During a Q&A at the International TV Academy this past spring, Netflix’s Head of Global TV Bela Bajaria was asked whether a non-English-language series could one day top the list of the streamer’s most-watched programs. She sounded confident that it could happen. The milestone now might be within reach as the new Korean drama Squid Game is taking Netflix by storm, raking in viewership globally at a rate that might surpass current ratings record holder Bridgerton.
The addictive, violent survival drama, which premiered September 17 on Netflix, has transcended cultures and language barriers to reach No. 1 in 90 countries in 10 days — from Qatar and Oman to Ecuador and Bolivia.
Fueled by word of mouth, Squid Game entered the U.S. Top 10 list on September 19 at No. 8. It climbed to No. 2 the next day, and hit No. 1 on September 21 — the first Korean original series ever to do so — where it has stayed since, crossing the one-week mark today. Its staying power in the top spot is comparable to such Netflix global hits as Bridgerton, Shadow and Bone, Ginny and Georgia and Who Killed Sara?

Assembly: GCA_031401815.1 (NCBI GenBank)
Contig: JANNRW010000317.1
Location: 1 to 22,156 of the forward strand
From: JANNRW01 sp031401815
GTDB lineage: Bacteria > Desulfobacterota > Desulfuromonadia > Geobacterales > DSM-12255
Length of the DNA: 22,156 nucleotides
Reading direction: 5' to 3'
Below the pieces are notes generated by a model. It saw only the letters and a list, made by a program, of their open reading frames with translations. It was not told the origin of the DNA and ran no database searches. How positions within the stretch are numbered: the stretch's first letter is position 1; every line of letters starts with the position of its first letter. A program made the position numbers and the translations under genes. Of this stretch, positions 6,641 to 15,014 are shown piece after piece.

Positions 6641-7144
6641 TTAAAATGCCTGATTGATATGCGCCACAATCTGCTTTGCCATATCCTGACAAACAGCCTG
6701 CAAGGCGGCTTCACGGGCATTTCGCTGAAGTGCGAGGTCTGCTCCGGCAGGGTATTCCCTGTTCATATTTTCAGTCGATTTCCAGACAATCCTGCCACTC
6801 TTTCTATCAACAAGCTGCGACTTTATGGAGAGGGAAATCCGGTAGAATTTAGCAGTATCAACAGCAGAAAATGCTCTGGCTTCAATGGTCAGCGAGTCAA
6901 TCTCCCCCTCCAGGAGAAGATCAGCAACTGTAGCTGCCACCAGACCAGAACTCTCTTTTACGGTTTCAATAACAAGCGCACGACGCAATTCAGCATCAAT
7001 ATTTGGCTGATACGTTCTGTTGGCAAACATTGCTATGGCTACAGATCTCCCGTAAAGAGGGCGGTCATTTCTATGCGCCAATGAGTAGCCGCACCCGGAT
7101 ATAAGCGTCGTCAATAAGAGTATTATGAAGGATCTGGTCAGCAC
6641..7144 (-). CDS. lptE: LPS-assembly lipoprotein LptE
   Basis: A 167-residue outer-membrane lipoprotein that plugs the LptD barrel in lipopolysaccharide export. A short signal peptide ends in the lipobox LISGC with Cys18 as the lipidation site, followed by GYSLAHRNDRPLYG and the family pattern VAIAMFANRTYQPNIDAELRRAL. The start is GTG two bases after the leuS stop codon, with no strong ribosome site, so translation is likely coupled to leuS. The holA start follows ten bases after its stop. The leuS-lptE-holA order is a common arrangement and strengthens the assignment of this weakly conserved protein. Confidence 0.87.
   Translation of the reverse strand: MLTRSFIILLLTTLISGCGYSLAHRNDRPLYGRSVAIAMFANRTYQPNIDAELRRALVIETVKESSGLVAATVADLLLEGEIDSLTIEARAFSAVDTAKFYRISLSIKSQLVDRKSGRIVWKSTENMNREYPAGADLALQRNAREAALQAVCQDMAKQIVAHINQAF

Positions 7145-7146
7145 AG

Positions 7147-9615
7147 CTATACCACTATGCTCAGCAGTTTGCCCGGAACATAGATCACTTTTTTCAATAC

“Squid Game will definitely be our biggest non-English-language show in the world, for sure,” Netflix’s co-CEO Ted Sarandos said Monday. “It’s only been out for nine days, and it’s a very good chance it’s going to be our biggest show ever.”
Squid Game also is benefiting from the rising popularity — and acceptance — of non-English-language content among U.S. viewers. Since 2019, non-English-language viewing in the U.S. has grown by 71%, and 97% of Netflix’s US members have chosen to watch at least one non-English-language title in the past year. The ramp-up is even more dramatic for K-dramas, whose US viewership has jumped over 200% between 2019 and 2021.